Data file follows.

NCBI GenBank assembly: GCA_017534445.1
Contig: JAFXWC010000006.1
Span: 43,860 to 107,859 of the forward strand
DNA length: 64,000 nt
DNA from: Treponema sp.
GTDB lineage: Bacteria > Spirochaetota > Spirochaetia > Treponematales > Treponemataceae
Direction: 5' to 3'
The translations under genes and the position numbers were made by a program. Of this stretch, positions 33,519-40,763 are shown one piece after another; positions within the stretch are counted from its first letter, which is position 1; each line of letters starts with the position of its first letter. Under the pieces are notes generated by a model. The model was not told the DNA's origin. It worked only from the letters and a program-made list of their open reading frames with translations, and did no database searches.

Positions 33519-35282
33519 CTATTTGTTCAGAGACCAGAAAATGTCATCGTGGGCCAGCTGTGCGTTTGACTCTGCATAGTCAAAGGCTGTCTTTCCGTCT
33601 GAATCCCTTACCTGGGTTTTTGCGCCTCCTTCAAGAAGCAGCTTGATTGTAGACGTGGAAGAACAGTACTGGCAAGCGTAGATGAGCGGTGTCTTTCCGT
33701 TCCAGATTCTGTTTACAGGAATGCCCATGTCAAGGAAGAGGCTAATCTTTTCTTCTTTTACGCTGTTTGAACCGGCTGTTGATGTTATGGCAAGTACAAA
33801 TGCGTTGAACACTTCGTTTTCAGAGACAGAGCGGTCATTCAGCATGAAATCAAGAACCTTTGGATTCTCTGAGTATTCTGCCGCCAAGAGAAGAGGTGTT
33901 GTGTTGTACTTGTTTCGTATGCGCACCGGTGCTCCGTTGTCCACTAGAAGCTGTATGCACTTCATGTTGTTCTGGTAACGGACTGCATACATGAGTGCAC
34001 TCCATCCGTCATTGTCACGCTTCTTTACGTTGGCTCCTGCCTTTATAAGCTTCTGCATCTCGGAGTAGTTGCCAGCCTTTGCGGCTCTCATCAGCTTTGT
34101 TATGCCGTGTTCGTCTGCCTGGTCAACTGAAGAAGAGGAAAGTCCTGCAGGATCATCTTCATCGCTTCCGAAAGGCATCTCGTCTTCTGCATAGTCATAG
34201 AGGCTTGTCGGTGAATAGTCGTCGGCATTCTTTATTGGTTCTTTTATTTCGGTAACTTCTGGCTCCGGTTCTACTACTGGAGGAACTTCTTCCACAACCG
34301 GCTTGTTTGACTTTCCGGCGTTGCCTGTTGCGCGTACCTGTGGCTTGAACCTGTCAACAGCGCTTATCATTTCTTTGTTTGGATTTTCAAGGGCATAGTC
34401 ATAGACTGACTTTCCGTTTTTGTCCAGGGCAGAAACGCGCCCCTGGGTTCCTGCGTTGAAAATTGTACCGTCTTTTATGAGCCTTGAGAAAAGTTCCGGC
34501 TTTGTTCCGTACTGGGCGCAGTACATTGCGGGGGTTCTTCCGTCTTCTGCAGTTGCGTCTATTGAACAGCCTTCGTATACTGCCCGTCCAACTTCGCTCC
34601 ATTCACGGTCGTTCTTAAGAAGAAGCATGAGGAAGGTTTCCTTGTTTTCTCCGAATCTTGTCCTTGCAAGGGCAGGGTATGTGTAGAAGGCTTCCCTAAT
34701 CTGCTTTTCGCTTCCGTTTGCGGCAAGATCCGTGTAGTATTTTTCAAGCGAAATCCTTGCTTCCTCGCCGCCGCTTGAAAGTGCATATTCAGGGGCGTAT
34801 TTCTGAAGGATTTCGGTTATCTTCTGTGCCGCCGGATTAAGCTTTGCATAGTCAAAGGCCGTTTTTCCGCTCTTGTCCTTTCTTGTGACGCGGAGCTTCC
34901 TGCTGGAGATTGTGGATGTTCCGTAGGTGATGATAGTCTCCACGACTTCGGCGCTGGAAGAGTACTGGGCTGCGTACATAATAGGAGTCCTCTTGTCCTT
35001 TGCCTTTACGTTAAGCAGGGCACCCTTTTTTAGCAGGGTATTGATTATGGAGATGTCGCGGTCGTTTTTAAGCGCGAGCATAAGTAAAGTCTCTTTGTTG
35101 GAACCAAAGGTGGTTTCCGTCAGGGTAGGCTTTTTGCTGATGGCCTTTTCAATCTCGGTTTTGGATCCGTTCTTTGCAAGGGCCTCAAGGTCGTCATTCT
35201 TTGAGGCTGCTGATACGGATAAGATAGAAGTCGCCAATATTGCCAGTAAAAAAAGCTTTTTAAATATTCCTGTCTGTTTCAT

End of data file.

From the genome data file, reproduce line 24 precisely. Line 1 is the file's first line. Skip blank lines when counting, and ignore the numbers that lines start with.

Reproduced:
34901 TGCTGGAGATTGTGGATGTTCCGTAGGTGATGATAGTCTCCACGACTTCGGCGCTGGAAGAGTACTGGGCTGCGTACATAATAGGAGTCCTCTTGTCCTT